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Rotation of a uniform rigid disc about a fixed smooth axis

  1. Mar 4, 2013 #1
    1. The problem statement, all variables and given/known data
    A uniform circular disc has mass M and diameter AB of length 4a. The disc rotates in a vertical plane about a fixed smooth axis perpendicular to the disc through the point D of AB where AD=a. The disc is released from rest with AB horizontal. (See attached diagram)

    (a) Calculate the component parallel to AB of the force on the axis when AB makes an angle θ with the downward vertical.

    (b) Calculate the component perpendicular to AB of the force on the axis when AB makes an angle θ with the downward vertical

    2. Relevant equations
    KE = (1/2)Iω2
    I of a disc about axis perpendicular to disc through centre is (1/2)mr2
    Transverse component of acc. = r(dω/dt)
    Radial component of acc. = rω2

    3. The attempt at a solution
    I have done (a) okay with no problems and got the correct answer. I used a similar approach for part (b) but got the incorrect answer. For part (b):

    The moment of inertia is (1/2)M(2a)2 + Ma2 = 3Ma2
    (using the parallel axis theorem).

    Using conservation of energy:

    (1/2)(3Ma22 = Mgacosθ
    (3/2)aω2 = gcosθ

    Differentiating w.r.t. θ gives:

    3aω(dω/dθ) = -gsinθ
    3aω(dω/dt)(dt/dθ) = -gsinθ
    (dω/dt) = -(g/3a)sinθ *

    Resolving forces: Mgsinθ - Y = Ma(dω/dt)

    Substituting in *: Mgsinθ - Y = -(Mag/3a)sinθ

    Y = Mgsinθ + (1/3)Mgsinθ = (4/3)Mgsinθ

    The answer is supposed to be (2/3)Mgsinθ. I can't see what I have done wrong. Any help would be greatly appreciated!

    Attached Files:

  2. jcsd
  3. Mar 4, 2013 #2
    Resolving forces: Mgsinθ - Y = Ma(dω/dt)

    I don't like what I see here. You have the angular acceleration, not the linear acceleration.
    Maybe rather use

    [itex]\tau[/itex] = I [itex]\alpha[/itex] ?
  4. Mar 4, 2013 #3
    I don't understand what is wrong with resolving forces, I have used the transverse component of acceleration for circular motion which is radius*(dω/dt) and the forces acting on the disc which are parallel to that acceleration vector (as in the diagram)?

    However if I use τ = I(dω/dt) = 3Ma2(dω/dt)

    aMgsinθ = 3Ma2(dω/dt)
    gsinθ = 3a(dω/dt)
    (dω/dt) = (g/3a)sinθ

    Before, I got the negative of this - if I substitute this into my force equation however I do get the correct answer of (2/3)Mgsinθ.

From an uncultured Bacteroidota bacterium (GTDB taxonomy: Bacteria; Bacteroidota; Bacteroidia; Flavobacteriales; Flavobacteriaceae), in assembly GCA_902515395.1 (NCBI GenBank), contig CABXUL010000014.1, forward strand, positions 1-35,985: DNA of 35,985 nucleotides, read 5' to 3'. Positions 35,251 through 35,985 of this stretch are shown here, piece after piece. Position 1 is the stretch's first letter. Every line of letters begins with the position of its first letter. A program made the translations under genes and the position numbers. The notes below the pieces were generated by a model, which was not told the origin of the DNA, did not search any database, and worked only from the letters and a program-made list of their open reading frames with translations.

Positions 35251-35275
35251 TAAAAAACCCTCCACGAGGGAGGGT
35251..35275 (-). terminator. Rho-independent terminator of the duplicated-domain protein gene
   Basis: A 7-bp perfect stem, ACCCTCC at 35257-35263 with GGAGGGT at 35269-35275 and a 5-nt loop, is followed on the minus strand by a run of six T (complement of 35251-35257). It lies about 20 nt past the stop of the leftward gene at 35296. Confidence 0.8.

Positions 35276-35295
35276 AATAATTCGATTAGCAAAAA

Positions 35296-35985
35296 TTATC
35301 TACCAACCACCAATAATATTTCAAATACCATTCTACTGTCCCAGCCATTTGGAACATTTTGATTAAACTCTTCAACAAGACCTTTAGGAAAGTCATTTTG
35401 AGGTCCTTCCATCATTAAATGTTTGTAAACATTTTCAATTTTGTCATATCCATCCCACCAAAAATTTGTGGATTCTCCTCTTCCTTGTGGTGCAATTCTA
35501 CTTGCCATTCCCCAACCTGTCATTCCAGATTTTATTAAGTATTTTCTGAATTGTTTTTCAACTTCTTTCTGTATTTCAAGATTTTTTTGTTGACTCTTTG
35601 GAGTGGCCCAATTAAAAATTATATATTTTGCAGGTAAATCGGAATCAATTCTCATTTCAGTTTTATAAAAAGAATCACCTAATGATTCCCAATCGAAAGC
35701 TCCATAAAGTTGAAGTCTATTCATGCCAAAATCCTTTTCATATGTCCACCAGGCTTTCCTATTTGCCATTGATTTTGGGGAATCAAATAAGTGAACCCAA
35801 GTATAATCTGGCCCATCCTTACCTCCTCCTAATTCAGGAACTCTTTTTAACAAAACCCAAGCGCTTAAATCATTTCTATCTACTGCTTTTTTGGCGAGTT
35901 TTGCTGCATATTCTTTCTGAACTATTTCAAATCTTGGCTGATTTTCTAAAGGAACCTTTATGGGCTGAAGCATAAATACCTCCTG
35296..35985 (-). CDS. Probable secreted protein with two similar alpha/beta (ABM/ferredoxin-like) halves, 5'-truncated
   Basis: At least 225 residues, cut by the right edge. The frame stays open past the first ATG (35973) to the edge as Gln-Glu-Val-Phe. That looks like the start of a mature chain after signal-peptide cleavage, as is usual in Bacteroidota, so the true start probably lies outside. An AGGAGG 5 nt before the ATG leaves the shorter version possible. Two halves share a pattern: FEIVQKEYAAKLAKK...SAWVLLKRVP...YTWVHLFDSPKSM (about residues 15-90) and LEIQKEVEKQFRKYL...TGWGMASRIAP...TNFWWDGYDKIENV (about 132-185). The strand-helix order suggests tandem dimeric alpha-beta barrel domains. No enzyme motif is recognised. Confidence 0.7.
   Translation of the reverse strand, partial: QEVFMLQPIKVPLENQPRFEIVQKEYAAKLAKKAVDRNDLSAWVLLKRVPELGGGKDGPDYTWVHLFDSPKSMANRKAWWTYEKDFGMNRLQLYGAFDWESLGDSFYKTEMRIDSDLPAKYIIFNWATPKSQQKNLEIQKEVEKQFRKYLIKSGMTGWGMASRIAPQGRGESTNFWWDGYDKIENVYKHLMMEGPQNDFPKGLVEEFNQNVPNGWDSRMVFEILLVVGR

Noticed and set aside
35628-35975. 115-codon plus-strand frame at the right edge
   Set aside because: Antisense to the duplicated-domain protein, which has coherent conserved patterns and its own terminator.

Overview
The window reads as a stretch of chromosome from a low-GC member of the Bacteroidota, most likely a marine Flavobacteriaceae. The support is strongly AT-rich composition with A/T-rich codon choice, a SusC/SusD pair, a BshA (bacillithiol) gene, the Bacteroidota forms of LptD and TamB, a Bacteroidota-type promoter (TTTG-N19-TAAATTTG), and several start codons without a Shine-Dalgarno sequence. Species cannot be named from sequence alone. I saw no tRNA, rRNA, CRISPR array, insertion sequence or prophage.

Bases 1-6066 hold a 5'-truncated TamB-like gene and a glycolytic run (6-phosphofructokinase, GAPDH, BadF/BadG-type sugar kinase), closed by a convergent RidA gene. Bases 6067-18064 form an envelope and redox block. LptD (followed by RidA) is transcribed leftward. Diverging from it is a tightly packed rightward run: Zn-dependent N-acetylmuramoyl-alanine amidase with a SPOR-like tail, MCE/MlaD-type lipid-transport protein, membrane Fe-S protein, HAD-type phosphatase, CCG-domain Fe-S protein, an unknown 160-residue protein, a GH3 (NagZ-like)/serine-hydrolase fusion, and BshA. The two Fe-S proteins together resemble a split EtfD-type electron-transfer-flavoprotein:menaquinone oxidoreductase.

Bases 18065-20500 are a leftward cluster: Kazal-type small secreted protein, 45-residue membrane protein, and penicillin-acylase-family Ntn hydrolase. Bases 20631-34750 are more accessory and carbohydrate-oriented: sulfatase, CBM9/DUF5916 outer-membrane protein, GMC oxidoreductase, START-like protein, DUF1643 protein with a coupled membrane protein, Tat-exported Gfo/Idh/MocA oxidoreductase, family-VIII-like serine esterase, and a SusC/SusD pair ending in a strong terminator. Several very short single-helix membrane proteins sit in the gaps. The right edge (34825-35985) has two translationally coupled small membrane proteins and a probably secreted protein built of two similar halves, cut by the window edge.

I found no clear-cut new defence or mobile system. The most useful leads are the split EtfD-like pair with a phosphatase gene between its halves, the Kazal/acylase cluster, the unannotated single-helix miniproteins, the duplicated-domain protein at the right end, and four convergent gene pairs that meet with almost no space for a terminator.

But you said that that equation is wrong - how else can I get an expression involving Y though?
  5. Mar 4, 2013 #4
    Ok, Y does not have a torque.
    Then rather try using the tangential acceleration in your equation:
    Resolving forces: Mgsinθ - Y = Ma(dω/dt)
    You can see that this equation of yours is dimensionally wrong.
  6. Mar 4, 2013 #5

    LHS: (kg*m*s-2) - (N) = N
    RHS: kg*m*(s-1)(s-1) = kgms-2 = N
  7. Mar 5, 2013 #6
    Sorry, yes, you did use the transverse component of the acceleration.
    You could setup

    [itex]\sum \tau[/itex] = I [itex]\alpha[/itex]

    about another point along AB.
    Last edited: Mar 5, 2013
  8. Mar 5, 2013 #7
    I believe the radian is not included in dimensional analysis.

    For example in τ = Iα, if you include the radian you would have:

    LHS = Nm
    RHS = kg*m2*rad*s-2 = (kg*m*s-2)*m*rad = Nm*rad

    so you must ignore the 'unit' radian.
  9. Mar 5, 2013 #8
    Yes, I edited my previous post.
  10. Mar 5, 2013 #9


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    Because of the way theta is measured, dω/dt is the acceleration anticlockwise (in your diagram). So the above equation should read Y - Mgsinθ = Ma(dω/dt).
  11. Mar 6, 2013 #10
    Oh, and by the same logic for τ = Iα,

    aMgsinθ = -3Ma2(dω/dt)

    which, along with the force equation, gives the correct answer.

    Thank you for your help!
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